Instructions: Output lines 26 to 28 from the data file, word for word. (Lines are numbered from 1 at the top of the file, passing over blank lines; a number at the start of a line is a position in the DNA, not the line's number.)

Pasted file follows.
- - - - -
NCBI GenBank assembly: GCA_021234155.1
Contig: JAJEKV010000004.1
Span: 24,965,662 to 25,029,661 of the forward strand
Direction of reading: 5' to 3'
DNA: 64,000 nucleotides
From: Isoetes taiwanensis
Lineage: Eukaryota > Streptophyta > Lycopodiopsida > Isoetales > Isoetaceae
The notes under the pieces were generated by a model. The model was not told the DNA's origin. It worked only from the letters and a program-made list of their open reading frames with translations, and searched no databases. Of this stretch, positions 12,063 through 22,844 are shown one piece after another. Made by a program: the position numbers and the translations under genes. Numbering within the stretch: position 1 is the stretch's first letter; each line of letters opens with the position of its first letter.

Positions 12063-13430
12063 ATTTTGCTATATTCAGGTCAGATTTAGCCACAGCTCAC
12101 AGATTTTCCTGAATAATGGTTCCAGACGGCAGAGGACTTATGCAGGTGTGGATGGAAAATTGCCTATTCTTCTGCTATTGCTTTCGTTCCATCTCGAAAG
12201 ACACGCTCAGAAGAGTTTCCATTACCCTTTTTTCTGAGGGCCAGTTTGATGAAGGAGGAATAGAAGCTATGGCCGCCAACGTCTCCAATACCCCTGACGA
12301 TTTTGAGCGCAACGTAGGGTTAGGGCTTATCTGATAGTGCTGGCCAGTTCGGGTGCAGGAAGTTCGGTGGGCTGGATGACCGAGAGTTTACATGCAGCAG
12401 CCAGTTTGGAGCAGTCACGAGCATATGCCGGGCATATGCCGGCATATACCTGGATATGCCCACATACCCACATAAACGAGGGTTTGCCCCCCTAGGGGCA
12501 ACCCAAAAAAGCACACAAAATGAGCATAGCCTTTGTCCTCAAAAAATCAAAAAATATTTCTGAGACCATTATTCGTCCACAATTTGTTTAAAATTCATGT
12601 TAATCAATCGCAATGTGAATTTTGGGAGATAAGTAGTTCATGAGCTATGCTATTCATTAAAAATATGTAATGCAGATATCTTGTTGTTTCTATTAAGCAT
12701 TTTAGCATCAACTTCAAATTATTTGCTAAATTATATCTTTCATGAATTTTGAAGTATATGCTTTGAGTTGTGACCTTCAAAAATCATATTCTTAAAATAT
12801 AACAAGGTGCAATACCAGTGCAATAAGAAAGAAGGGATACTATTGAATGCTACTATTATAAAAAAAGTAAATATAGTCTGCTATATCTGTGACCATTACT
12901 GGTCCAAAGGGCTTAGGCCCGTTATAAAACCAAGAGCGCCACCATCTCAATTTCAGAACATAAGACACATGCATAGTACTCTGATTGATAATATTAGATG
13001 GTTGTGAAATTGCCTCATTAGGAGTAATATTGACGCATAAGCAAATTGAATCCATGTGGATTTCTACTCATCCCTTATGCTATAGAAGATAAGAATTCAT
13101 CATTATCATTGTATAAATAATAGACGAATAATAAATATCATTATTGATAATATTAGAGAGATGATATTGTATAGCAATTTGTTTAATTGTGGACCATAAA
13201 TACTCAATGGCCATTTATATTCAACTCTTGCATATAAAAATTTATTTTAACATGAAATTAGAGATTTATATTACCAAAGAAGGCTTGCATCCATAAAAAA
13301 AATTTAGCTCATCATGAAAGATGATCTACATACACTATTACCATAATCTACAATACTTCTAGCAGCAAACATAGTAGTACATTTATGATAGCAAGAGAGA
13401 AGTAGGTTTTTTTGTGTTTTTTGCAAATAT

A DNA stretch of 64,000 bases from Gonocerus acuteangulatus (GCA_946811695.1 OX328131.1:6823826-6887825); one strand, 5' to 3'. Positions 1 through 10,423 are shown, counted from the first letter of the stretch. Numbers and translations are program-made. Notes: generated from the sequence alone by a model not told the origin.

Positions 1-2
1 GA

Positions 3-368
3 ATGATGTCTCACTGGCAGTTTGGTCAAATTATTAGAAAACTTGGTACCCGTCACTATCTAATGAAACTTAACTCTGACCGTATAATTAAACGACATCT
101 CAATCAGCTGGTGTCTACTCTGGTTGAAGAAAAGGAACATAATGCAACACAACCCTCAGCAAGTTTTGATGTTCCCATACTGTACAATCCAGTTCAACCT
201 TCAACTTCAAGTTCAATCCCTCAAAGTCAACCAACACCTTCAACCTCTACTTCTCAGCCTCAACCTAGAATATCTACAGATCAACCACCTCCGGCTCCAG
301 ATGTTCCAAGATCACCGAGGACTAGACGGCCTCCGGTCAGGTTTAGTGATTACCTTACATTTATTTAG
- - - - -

Positions 1-2
1 GA

Positions 3-368